India's Tata Steel latest results will 'concern' staff at UK sites, including Port Talbot in South Wales, unions say.
The company's figures reveal losses of £840 million after wiping £1 billion off the value of its European arm.
Tata employs 18,500 people in the UK, accounting for more than half its European workforce.
The overall post-tax figure for the group represents a sharp fall from the previous year's £642 million profit, and is largely accounted for by the write-down.
The firm announced its latest wave of redundancies in November, including 600 in South Wales, as part of a drive to cut costs.
Tata said 'severely depressed conditions' in Europe and the UK had left steel demand almost 30% lower than 2008 pre-recession levels, though underlying performance in the region had improved with increased volumes in the last quarter.
The company did not give a pre-tax profit figure for its European arm. The overall group figure, excluding the impairment, was £387.7 million in the black, down from £621.6 million.
Tata said deliveries were down in its European operations over the year, largely due to repairs and outages.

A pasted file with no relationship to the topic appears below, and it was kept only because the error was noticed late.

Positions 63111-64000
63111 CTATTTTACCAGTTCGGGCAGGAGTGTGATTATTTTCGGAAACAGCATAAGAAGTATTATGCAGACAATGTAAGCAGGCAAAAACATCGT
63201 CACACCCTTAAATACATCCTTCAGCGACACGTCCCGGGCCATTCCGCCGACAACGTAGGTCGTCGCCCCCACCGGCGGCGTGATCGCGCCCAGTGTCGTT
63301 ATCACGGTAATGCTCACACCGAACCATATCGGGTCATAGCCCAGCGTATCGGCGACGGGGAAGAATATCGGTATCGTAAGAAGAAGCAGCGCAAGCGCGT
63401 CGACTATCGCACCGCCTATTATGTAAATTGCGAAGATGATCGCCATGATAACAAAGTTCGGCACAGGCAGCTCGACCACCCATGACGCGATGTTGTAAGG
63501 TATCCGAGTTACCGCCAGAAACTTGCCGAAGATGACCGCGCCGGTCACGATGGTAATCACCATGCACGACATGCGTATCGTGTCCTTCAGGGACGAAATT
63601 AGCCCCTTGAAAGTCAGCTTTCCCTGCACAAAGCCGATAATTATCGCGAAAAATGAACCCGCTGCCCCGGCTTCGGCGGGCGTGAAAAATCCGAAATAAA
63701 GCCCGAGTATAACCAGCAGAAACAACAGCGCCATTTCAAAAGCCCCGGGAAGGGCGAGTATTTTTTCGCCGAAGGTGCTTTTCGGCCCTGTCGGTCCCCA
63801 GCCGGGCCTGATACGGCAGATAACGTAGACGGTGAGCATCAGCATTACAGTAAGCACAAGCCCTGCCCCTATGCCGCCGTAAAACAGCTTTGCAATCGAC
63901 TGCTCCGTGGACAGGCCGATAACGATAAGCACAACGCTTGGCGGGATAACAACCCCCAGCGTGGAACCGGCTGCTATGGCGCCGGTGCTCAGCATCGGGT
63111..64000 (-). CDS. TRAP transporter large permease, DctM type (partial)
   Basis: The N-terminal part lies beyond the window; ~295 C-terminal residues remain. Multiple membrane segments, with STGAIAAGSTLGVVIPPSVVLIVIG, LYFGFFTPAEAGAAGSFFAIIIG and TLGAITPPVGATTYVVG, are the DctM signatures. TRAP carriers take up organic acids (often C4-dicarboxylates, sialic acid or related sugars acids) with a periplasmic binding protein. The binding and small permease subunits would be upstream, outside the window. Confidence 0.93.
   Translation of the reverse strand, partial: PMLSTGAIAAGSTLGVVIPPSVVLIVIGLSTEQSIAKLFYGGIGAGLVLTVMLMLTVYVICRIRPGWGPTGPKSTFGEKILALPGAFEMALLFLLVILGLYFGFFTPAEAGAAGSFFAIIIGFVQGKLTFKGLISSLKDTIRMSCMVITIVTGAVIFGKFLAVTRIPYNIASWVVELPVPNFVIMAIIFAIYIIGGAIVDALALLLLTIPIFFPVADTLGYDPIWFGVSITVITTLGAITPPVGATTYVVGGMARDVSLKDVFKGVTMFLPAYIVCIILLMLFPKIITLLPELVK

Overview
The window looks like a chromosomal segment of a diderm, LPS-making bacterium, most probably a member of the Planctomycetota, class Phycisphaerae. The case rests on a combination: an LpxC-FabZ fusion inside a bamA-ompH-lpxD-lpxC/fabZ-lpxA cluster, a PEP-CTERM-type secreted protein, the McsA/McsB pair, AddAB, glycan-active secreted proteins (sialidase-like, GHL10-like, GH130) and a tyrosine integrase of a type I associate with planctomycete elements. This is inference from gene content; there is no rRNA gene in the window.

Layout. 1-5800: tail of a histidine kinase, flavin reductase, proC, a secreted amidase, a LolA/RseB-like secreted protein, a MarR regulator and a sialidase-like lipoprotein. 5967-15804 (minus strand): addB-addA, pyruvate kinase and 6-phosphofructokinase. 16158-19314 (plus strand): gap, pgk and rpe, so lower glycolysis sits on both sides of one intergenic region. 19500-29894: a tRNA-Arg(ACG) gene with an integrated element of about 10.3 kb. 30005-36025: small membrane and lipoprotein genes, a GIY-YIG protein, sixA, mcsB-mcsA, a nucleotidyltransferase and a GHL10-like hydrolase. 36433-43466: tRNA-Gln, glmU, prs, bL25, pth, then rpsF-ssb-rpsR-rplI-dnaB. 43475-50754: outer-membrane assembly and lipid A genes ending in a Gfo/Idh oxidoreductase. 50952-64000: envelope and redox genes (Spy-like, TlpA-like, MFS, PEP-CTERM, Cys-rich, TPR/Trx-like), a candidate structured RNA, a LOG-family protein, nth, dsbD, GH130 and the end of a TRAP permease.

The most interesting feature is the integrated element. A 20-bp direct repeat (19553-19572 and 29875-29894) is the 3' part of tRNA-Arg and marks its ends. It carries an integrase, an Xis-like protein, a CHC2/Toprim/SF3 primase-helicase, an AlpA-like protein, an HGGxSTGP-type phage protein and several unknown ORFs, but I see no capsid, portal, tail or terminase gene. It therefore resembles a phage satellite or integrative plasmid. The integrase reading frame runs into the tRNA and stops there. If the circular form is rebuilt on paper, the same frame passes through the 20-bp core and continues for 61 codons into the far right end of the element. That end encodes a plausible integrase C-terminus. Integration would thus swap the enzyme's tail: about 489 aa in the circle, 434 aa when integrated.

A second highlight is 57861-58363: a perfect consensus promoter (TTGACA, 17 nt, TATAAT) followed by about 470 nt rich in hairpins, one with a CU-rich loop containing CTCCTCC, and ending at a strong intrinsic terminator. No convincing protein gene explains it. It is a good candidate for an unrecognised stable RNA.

– Dr Karl-Ulrich Köhler, Tata Steel Europe MD & CEO
Europe’s economic deterioration last year reversed the modest recovery in European steel demand that had been going on since 2009 and our deliveries fell as a consequence.
But the company said the re-lighting of a blast furnace at Port Talbot after a £220 million re-build has helped performance in the fourth quarter.
Tata said that it was continuing a programme of restructuring, cost-cutting and efficiency while also taking on 500 apprentices in the UK over the past couple of years.
Dr Köhler said the company had 'acted decisively' in response to the downturn, and that they had not detracted from their long-term objective of 'building an all-weather business'.
But he conceded 'another tough year of subdued steel demand in Europe' lies ahead.
Roy Rickhuss, from the Community trade union which represents many UK steel workers, said:
Whilst the last quarter shows there are some indications of improvement and the company have again today repeated there are no plans to cut back on investment or dispose of assets in the UK, the situation overall remains of concern the employees and their families.
He added that Michael Leahy, the union's general secretary, had arranged to meet the Tata Steel CEO, Karl Kohler, in London next week.